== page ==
AFTRA Members Ratify New Video Game Agreement

This from AFTRA


Posted November 12, 2009

The American Federation of Television and Radio Artists (AFTRA) a national union of more than 70,000 professional performers, recording artists and broadcast journalists working in the entertainment and news media announced today that AFTRA members have ratified a new AFTRA Interactive Media Agreement with video game employers. The members of AFTRA’s Interactive Media Steering Committee, and the AFTRA National Board of Directors previously recommended the new contract for approval.

Voting in an affected member referendum mailed on October 29 to more than 2,200 performers nationwide who worked under the AFTRA Interactive Media Agreement during the last three years, AFTRA members approved the new 15-month contract by 66%, a margin of 2-to-1 in favor. Voting took place online or by telephone, and votes were tallied by Washington, D.C.-based TrueBallot, Inc.

The new agreement, which includes a 2.5% increase in minimum session fees on April 1, 2010, will go into effect on Jan. 1, 2010, and remain in full force until March 31, 2009.

“AFTRA members who work on video games do so using a highly specialized set of skills and require unique protections from their union agreement,” said AFTRA National President Roberta Reardon. “The AFTRA National Board of Directors gave performers nationwide an opportunity to review and consider the new terms and exercise their right to vote. I am pleased that our working members have approved this contract and will have continued access to a share of this multi-billion dollar industry.”

“AFTRA members pioneered union contracts in video games in the late 1980s and recognized at that time the potential for union performers in this industry,” said Mathis L. Dunn, Jr., AFTRA Assistant National Executive Director for Commercials, Non-Broadcast and Interactive Media. “Having now ratified a new contract, AFTRA members have once again recommitted themselves to expanding union employment in this growing sector.”

In addition to wage increases, which bring the session fee to $802 for a four-hour session (the highest such session fee in any performers’ union contract), highlights of the new agreement include:
An increase in the AFTRA H&R contribution rate by 0.2%, bringing the total producer contribution rate to 15%, and the establishment of a new cap on H&R contributions in the amount of $125,000, both effective January 1, 2010.

The achievement, for the first time in any contract, of an automatic $100 liquidated damages payment when a producer fails to provide advance notice of vocally stressful work.

Preservation of two fundamental principles: 1) full union coverage of all performers who render services in Interactive games, and 2) retention of the additional payment performers receive for “Remote Delivery” (currently 135% of the original session fee).

The establishment of a new category of performance called “Atmospheric Voices” to generate new work opportunities with minimum payments.

The creation of periodic Union-Industry Cooperative Committee meetings to review and address performers’ concerns regarding work under the new “Atmospheric Voices” provision, or any provision of the contract, during the term of the agreement.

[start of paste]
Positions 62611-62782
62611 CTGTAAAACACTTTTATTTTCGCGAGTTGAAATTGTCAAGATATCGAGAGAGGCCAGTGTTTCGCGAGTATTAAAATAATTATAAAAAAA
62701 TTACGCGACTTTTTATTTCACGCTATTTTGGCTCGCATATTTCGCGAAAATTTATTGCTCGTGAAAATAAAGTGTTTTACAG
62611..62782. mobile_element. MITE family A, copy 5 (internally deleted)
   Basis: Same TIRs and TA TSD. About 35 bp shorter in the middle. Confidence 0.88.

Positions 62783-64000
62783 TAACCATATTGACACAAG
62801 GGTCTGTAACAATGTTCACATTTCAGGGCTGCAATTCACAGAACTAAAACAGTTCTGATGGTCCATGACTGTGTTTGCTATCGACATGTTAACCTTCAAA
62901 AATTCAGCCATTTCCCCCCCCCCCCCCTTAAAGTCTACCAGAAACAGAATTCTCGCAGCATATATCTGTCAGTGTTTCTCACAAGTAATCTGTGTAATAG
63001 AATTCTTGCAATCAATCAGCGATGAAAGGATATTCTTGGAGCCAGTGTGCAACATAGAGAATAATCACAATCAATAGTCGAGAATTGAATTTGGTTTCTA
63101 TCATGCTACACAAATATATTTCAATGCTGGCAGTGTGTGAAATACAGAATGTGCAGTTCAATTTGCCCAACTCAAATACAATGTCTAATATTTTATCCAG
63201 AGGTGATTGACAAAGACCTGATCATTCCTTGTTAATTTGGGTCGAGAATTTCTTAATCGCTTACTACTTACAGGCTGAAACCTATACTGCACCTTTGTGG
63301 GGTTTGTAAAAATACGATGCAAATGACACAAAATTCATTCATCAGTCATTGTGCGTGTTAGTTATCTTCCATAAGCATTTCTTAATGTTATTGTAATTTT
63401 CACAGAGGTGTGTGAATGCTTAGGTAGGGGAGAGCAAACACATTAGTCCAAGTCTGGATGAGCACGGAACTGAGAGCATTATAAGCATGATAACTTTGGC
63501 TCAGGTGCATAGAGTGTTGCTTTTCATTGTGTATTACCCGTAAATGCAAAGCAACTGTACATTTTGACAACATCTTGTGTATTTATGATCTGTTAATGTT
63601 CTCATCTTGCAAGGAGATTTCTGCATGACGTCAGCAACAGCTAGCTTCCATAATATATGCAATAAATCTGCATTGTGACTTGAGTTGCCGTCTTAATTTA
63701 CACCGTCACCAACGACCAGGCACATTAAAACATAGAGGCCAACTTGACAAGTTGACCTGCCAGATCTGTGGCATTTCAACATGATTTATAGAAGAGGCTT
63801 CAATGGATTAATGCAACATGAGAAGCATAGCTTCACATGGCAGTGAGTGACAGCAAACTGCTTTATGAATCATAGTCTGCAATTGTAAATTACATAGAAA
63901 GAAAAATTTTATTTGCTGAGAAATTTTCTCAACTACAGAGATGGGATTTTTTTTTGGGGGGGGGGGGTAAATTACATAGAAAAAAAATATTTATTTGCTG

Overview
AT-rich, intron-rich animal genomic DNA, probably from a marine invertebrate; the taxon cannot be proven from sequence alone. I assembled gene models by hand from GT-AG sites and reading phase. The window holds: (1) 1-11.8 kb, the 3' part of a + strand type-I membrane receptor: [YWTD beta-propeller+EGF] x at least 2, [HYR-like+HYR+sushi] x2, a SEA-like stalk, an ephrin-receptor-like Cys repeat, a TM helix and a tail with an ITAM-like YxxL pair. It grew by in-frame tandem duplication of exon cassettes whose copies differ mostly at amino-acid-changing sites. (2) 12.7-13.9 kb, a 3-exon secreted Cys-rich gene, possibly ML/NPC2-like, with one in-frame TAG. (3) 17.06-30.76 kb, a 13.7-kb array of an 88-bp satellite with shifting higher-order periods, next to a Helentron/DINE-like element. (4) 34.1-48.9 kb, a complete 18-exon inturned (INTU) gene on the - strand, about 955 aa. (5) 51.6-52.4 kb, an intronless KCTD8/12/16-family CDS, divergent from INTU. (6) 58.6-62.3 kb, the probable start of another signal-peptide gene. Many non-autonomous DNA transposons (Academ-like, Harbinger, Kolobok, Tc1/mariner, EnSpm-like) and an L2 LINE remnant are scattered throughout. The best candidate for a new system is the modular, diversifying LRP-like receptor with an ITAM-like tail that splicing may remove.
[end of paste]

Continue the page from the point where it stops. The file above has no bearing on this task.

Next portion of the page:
AFTRA members have been working since Jan. 1, 2009, under the terms of a one-year extension agreement to the 2005-2008 AFTRA Interactive Media Agreement, which increased the 2008 session fee rate by 3% to $781.75.

This was one of the bigger con jobs in AFTRA’s History. The current leadership denied the voices of the working actors in this field–who voted overwhelmingly in caucuses to reject this contract which allowed employers to get twenty voices of 300 words, or less, per voice for a session ($802 dollars) fee. This, while under the current contract an actor would have received $3208 dollars for doing the same amount of voices. How did they do this? They did it using phone calls targeting those who have little experience in this field, and by downplaying the twenty voice per session fee aspect of the contract (Just has they did in the press release above,) and by denying those Hollywood interactive voice actors, who voted 75-1 against the contract, a minority report in this referendum.

Know this: These are bad people. Their agenda has nothing to do with serving their own membership, by allowing them to hear both sides of the debate on this contract, but, rather, it has to do with an agenda of self-interest–no matter who gets hurt.

It’s no secret why AFTRA has completely taken over the jurisdiction in this market and cable. When a labor union, like AFTRA, is willing to sell out its own members, it will have plenty of takers.

What next with the SAG Interactive contract, which was overwhelmingly rejected in caucuses in Los Angeles and San Francisco (73-11) where 85% of the work is done. Who knows? But there is one thing you can bet the farm on–AFTRA’s leaders will never release statistics on how the various areas voted.

Hell, they will not even tell their own board members the exact vote tally. Of course, as I reported in an earlier story, they’re not shy about asking members how they voted during the referendum process.

What can we expect from SAG’s leadership? Hello! SAG is run by the same AFTRA First people from NY and the branches.

A.L. Miller SW Editor & Chief WOOF !